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Profile: Bev

Bev, 51, says she is “counting on” Social Security for her retirement—just as she has already counted on it throughout her life. When Bev was 18, her father, the family’s sole wage earner, died, leaving Bev and her mother with Social Security’s widows and survivors benefits to keep them financially stable. These benefits helped send Bev to college, something her mother could not have done on her own. (Note: Social Security no longer pays benefits to survivors over 18 and in college.)

After having a child and working for a short time as teacher, Bev started a career in retail and human resources management. Her first management job, at age 30, provided a defined benefit pension that would have vested after 10 years of employment. But because the job required frequent travel, Bev left after seven years in order to spend more time with her daughter. Despite her seven years of service, Bev received nothing from the pension.

When she was 38, Bev started contributing to a 401(k) (defined contribution) plan. Many of the jobs that she has held since have either not matched employee contributions to the plan, or have not offered a 401(k) program at all. Her current job used to match her 401(k) contributions dollar for dollar, but due to the economic downturn, the company recently cut that match by half, significantly reducing the amount Bev can put away for her retirement.

Bev’s 401(k) nest egg now totals approximately $40,000, but she has lost about 8 percent of her account during the past year: “Almost every dollar I put in this year, I lost.” Her husband, whose work history has been much more varied than hers, has a much smaller pool of retirement savings in addition to a small government pension. At 51, Bev, like so many other women her age, is facing the fact that she will be dependent on Social Security in her retirement. Bev’s Social Security benefits estimate shows that her retirement benefit will be $1,600 a month at age 65, providing a significant part of Bev’s retirement income.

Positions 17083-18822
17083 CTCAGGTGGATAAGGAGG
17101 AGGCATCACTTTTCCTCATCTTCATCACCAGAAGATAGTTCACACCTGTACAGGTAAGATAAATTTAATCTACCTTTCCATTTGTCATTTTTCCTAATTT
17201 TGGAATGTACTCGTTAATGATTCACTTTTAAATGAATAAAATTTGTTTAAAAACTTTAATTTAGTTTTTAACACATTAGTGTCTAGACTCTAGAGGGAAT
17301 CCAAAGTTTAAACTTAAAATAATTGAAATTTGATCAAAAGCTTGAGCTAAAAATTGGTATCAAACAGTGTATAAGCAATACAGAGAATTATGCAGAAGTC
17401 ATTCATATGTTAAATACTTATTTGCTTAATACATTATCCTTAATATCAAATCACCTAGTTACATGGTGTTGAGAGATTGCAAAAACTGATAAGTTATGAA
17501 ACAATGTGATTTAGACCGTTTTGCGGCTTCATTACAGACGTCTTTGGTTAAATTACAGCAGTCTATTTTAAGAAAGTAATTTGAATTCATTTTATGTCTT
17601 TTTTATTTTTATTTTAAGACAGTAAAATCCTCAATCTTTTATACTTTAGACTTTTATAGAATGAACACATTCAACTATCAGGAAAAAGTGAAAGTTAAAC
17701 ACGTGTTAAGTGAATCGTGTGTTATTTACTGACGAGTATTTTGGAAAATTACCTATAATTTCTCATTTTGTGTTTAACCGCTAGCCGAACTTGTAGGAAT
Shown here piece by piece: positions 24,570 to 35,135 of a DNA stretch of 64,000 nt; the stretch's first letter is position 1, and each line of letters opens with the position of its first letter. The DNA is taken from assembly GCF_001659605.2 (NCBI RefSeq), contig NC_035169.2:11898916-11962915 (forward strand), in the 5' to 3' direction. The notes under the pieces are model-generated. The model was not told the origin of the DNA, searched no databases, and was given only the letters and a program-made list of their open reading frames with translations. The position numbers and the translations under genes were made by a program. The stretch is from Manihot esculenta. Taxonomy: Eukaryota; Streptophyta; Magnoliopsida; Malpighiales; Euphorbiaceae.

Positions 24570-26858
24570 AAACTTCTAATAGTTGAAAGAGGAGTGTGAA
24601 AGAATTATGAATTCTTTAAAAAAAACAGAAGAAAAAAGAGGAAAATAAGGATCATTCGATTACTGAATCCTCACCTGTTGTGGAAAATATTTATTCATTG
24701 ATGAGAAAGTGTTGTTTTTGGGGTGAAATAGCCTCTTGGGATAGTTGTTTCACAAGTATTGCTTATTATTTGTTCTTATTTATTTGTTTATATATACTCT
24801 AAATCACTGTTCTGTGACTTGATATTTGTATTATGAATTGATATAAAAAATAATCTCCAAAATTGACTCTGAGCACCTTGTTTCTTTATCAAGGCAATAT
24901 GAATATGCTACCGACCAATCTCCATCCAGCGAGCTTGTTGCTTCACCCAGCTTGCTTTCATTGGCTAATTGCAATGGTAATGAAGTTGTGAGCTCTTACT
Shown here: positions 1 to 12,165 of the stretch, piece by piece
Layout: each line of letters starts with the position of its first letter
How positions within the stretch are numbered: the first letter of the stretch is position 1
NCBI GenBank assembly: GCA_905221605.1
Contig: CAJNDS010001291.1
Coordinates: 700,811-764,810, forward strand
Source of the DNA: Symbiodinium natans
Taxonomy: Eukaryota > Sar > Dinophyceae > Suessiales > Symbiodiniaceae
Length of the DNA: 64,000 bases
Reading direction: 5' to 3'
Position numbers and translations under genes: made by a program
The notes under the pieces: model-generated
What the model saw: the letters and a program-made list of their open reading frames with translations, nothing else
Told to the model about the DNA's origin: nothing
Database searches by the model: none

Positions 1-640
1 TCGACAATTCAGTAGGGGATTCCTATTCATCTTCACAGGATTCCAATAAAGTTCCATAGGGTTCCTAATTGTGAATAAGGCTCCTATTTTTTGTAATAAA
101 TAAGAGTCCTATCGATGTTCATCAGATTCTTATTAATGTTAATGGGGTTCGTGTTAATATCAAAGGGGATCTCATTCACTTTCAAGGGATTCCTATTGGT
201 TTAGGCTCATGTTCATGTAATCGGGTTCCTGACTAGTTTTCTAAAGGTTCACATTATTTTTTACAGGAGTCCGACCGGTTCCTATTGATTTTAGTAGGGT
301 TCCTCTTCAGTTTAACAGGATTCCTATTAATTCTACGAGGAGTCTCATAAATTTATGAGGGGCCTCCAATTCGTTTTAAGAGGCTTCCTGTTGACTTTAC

Social Security’s family protections have come full circle for Bev and her mother. Bev is now a full-time caregiver for her mother, Kate, age 87, who lives in an apartment attached to Bev’s house in New Hampshire. Bev’s job is flexible enough that she can work full-time while providing care for her mother, but she subsidizes her mother’s rent and some living expenses. Kate lives off interest and dividends from her savings, a small pension from her late husband, and Social Security. Without Social Security, Kate would have to live on about $12,000 per year, requiring Bev to provide much more economic support to her mother.

As a human resources manager, Bev advises her employees, especially younger employees, to put in at least as much in their 401(k) as the company matches. Though she has tried to save, she knows that Social Security will be the guaranteed bedrock of her retirement income, just as it is for her mother now.

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